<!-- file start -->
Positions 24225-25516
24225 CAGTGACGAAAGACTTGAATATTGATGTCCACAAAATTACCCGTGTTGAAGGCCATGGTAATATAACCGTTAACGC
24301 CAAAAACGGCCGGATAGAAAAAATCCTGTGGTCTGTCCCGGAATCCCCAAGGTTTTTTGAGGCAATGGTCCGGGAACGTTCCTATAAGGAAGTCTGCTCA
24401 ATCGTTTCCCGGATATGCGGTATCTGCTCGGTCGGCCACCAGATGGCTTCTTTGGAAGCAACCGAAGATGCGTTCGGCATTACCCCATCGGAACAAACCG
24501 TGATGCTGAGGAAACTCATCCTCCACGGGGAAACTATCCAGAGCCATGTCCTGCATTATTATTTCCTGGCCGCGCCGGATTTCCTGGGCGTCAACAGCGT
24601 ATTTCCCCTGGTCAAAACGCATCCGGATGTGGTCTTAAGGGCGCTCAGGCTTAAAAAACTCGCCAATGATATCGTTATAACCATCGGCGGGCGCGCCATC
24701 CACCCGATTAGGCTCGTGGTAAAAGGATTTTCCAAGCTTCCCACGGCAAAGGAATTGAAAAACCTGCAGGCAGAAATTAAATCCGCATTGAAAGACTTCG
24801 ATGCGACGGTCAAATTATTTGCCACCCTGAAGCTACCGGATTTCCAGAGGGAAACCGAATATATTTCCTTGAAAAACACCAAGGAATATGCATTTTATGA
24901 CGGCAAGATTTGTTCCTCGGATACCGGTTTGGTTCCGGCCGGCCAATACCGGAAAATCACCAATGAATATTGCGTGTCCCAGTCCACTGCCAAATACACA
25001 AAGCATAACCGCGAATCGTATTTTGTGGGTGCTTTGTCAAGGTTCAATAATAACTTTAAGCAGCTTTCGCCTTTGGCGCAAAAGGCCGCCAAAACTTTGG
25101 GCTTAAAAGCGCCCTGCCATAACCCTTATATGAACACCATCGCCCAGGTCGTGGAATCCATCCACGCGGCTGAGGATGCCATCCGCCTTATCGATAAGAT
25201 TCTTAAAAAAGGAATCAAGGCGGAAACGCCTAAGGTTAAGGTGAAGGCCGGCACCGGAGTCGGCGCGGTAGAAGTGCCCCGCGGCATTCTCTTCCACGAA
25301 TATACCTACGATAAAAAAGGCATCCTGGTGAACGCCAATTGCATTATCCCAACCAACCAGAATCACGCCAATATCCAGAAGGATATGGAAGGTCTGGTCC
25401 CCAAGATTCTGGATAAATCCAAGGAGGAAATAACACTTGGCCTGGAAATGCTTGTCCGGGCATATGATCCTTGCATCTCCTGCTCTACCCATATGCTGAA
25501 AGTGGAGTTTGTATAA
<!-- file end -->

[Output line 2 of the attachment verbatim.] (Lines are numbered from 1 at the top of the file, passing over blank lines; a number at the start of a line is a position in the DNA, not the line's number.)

24225 CAGTGACGAAAGACTTGAATATTGATGTCCACAAAATTACCCGTGTTGAAGGCCATGGTAATATAACCGTTAACGC